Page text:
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Utah farmers, ranchers want immigration reforms to meet labor needs

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  • MapleDon Springville, UT
    Oct. 30, 2013 12:44 p.m.

    @NeilT

    You're in the minority. Therefore, your view is extremist in comparison to the majority in this state. Kudos to those who recognize the long-term harm that will come from the open-border, illegal immigration policy of the left. Doug Wright? Give me a break. Doug doesn't have the guts to stand up for what's right. He gets paid to shape public opinion and does so with the low-information types. He's a paid propagandist.

  • techpubs Sioux City, IA
    Oct. 29, 2013 1:05 p.m.

    @NeilT:
    Sorry to disappoint you, but that theory doesn't fly with me.
    You will note that with more than 12 million illegal immigrants here we still can't find enough of these hard working people to do these farm jobs either.
    Many of these crops could be harvested quickly by existing machines designed for that purpose. However it sounds a whole lot better to say "I can't find any laborers" than it does to say "I refuse to buy a machine to do the work". Besides with the machine you have to spend a lot of money, but if you can underpay workers you save a fortune that goes in your pocket.

  • imajeff Springville, UT
    Oct. 29, 2013 9:57 a.m.

    I saw the movie, "Now You See Me". I know how this all works. Perhaps the real diversion is who really wants the cheap labor?

    Who is really directing? Is it the consumers who demand cheaper stuff? They who "deserve it" because they worked hard to push their employers to pay all these extra benefits and higher wages without giving more value to the company, so they deserve it. I won't forget the little business owner who worked so hard to become big, by creating the illusion that brings the most money from the community while giving little value as possible back. Their money is so important that they would choose it over value, in the end.

    With all this irresponsibility, the law is not the problem nor the solution.

    Yeah, Americans who master avoiding responsibility. Find the power. Take responsibility. If you want them cherries, start picking them cherries.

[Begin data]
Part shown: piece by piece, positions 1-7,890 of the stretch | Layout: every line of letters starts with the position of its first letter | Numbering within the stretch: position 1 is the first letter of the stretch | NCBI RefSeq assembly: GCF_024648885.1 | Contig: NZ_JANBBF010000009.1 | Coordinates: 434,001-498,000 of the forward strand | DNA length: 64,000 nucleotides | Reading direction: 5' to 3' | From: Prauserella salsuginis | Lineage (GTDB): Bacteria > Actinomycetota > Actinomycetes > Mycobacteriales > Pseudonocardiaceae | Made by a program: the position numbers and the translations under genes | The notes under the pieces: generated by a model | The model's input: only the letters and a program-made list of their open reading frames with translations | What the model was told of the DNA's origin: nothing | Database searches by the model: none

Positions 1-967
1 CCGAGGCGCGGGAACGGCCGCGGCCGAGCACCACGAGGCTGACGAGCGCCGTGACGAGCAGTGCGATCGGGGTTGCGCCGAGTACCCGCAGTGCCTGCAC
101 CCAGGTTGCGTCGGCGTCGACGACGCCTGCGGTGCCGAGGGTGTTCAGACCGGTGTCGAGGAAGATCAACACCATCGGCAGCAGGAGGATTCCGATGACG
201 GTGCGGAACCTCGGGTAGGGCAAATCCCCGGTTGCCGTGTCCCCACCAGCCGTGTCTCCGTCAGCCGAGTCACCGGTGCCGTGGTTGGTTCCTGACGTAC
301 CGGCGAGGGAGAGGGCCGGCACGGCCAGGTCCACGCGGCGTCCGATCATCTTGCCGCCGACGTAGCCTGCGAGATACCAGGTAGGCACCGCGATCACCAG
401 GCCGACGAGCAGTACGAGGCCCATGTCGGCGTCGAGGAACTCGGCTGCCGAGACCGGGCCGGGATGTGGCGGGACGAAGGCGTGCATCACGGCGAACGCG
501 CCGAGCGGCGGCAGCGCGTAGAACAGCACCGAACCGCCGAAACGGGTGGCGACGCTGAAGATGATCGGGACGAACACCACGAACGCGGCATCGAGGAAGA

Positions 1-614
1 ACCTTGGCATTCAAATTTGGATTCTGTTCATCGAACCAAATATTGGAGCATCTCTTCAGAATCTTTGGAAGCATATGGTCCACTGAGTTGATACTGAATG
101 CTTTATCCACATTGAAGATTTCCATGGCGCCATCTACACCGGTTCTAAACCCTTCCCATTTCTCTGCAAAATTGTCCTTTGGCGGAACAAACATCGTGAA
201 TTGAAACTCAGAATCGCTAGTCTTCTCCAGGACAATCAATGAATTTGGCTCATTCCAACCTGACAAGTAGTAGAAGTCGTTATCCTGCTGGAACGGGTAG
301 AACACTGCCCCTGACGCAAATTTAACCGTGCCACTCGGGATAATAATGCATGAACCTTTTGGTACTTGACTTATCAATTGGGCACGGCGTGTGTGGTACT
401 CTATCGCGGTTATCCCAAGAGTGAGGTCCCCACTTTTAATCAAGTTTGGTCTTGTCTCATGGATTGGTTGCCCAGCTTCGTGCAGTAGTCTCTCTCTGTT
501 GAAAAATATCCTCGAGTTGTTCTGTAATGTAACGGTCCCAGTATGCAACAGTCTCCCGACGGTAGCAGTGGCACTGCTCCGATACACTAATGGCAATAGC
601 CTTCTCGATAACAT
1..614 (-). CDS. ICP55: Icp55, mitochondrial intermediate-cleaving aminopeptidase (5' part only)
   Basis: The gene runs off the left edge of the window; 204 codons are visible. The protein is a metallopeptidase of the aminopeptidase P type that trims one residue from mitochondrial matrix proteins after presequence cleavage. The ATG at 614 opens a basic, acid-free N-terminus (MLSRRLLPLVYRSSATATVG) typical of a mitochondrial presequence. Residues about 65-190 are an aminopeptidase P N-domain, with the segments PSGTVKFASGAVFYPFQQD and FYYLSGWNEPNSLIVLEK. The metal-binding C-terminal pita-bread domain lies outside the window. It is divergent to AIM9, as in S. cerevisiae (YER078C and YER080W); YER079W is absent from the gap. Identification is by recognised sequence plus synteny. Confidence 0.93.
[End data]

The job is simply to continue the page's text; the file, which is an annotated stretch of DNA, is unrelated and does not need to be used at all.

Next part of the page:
• NeilT Clearfield, UT
    Oct. 29, 2013 9:42 a.m.

    Sorry my last post was accidentally sent before I finished. Most immigrants have a incredible work ethic. And if anyone believes Americans are willing to do farm labor you are delusional. I was raised on a farm. Couldn't find help other than friends from our LDS ward that helped out of charity more than necessity. The anti-immigration fervor is more about nationality and skin color as opposed to economics or rule of law. Hitler blamed all of Germany's economic woes on the Jewish. We know how well that turned out. Kudos to KSL's Doug Wright for standing up to the extremists on immigration

  • Doug10 Roosevelt, UT
    Oct. 29, 2013 8:41 a.m.

    Everyone wants someone else to fix their problem.

    We enjoyed inexpensive tomatoes in the 80's and 90's due to the illegal farm workers. Sad today to have to pay over $4 millin per day in emergency room visits by illegal immigrants. Cheap tomatoes turned out to be not so cheap.

    There is a way of immigrating to this country legally and I know several who have. Those who are not here legally make a mock of our laws.

    Solve the problem by enacting a law where any employer caught with an illegal is fined $50,000 for a first offense and $100,000 for a second offense. Problem solved very shortly.

    Utah can be a leader in obeying the law within our own state. Instead when illegals are pulled over without a drivers license they are allowed to keep driving. Utah can do much to enforce the existing laws but instead they moan and complain to the federal government expecting them to solve our problems.